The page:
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LHC Machine

LHC Machine

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Published by dchristian44
Cern LHC discription
Cern LHC discription

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Published by: dchristian44 on Dec 18, 2008
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09/07/2012

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The maximum rate of current change must be limited to prevent eddy-current-induced quenches
(quench-back), while ramping down the current in the main dipoles. The limit has been estimated

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to be above 125 A/s for the LHC dipole circuits. Assuming an exponential current decay down
from 13 kA, this corresponds to a time constant of 104 s. The inductance of all dipoles2

in a sector
is about 15.1 H. Hence the maximum voltage over a sector would be about 1900 V. With two,
identical, series-inserted sub-systems, one with the circuit earthing at its mid-point (through 1Ω),
the maximum voltage to ground is limited to about±475 V. The system requires the presence of
bypass thyristors across the converter terminals to ensure circuit continuity after switch-off of the
power source.

The basic criteria for the choice of extraction switches for the various circuits are reliability,
lifetime, voltage drop (losses), and radiation hardness (for the units in the tunnel). A CERN/Russia
collaboration resulted in a breaker with the following features:

• Two independent release systems: one completely passive, based on under-voltage release,
the other active, based on a discharge pulse trigger.

• Magnetic displacement of the arc into the arc-chute, driven by the main current itself, pro-
viding fast and reproducible arc extinction, even at low currents.

• No mechanical catch and latch, the ‘on’ state being maintained entirely by the excitation of
the holding coil.

• Arc-free separation of the main contacts, i.e., opening prior to separation of easily replace-
able arc contacts.

• High overload and high current breaking capability combined with low ‘on’-state losses.

Each extraction facility is composed of eight breakers, in four parallel branches, with two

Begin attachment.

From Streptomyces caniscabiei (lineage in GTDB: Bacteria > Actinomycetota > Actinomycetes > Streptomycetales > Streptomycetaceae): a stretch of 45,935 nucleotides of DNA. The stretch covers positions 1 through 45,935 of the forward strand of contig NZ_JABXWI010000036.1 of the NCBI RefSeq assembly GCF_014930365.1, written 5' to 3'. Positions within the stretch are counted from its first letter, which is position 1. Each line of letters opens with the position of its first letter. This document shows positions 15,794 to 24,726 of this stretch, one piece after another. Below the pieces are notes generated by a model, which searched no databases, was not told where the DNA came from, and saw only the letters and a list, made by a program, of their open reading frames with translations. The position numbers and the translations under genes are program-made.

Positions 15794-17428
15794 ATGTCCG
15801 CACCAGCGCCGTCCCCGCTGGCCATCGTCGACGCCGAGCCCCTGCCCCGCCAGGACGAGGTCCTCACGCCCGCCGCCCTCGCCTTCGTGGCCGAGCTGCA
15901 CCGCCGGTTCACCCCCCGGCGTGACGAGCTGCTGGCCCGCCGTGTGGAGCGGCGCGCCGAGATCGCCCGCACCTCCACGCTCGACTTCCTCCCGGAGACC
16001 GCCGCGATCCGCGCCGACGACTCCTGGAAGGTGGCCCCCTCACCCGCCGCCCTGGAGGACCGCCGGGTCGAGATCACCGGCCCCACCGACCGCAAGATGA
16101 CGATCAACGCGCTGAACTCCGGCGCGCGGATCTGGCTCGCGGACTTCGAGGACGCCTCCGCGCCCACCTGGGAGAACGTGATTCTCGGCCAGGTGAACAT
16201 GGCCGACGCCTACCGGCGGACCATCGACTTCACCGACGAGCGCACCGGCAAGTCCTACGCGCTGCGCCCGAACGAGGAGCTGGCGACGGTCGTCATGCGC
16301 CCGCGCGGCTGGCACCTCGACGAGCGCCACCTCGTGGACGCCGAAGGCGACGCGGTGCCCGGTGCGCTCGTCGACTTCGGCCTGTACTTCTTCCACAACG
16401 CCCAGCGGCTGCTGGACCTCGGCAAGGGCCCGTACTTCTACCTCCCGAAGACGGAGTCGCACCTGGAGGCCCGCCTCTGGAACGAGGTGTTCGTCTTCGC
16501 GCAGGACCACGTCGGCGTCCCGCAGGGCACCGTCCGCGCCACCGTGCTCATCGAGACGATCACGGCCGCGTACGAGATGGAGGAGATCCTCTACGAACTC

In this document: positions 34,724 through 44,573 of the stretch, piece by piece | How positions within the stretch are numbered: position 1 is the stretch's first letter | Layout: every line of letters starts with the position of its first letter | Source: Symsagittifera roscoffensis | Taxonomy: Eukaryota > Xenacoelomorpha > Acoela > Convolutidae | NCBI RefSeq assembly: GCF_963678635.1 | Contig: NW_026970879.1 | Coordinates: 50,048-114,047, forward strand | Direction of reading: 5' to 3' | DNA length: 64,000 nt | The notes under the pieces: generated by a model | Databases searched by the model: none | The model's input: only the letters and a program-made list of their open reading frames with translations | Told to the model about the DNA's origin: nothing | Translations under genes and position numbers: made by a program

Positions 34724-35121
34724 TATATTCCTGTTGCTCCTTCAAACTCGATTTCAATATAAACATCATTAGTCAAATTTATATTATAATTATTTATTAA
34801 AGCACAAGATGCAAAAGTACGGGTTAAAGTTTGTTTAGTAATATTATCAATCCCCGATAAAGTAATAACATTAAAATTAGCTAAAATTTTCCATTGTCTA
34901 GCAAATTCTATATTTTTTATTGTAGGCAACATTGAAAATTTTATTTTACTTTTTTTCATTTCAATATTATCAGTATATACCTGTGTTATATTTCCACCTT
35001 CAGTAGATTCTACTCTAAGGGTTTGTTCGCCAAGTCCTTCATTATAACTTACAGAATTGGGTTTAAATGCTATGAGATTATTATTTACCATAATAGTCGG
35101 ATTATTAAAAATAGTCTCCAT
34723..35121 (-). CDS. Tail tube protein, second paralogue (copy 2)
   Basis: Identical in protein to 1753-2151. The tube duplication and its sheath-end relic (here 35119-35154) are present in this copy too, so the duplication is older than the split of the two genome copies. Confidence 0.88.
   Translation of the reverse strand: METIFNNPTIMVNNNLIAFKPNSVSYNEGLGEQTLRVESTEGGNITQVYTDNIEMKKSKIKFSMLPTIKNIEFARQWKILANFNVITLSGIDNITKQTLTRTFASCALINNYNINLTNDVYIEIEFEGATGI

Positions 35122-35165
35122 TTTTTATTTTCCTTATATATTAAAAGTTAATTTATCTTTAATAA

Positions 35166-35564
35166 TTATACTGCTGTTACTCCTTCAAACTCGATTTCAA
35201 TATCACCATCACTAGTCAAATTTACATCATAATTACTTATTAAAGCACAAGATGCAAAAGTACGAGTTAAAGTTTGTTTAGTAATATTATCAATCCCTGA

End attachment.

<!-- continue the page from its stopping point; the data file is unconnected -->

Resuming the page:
series-connected units each, to recover some of the redundancy lost by the parallel connection. All
four branches must be closed in order to generate the ‘power permit’ for the circuit. A minimum of
three branches is required for safe operation of the breakers; consequently, one branch may open
accidentally during operation without forcing a beam abort. In case of accidental opening of a
second branch, a ‘power abort’ is generated, opening all the switches for extraction in the circuit
and dumping the beam.

In spite of the large energy difference, the dipole and quadrupole extraction resistors have
many common design features. The basic principles for both types are:

• The absorber material has a low inductance and a low temperature coefficient.

• The operating temperature stays below 350◦C at the end of the energy deposit.

• The equipment must always be available for extraction during powering of the magnet chain.
It cannot rely on any external infrastructure, such as mains power or cooling water, for ac-
cepting the energy deposit.

• The resistor body is cooled by forced air, and the air is cooled by water. The units contain an
air-to-water heat exchanger and a water reservoir, with sufficient capacity to ensure worst-
case no-boiling conditions.

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Using the measured value of 100 mH per dipole.

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• The cooling period is below two hours. Re-powering of the magnet chain is possible only
after cooling of the resistor body.

• The material for the dipole resistors is radiation tolerant.
With an energy deposit of (ultimately) 625 MJ, a single 75 mΩ dipole unit would be 11 m
long and have a mass of 8 t. For reasons of handling and space, an alternative solution, with three
individual, parallel-connected sub-units of 225 mΩ and 220 MJ has been adopted. The resistor
body consists of 84 series-connected stainless steel plates. Particular attention was paid to the
need for free expansion-contraction, and for a uniform cooling across the resistor body, to avoid
buckling, twisting and other deformation during the fast energy deposit and the slow cooling. The
6.6 mΩ(and 7.7 mΩ), 22 – 24 MJ quadrupole extraction resistor is small enough to be housed in
a rack-sized cubicle.

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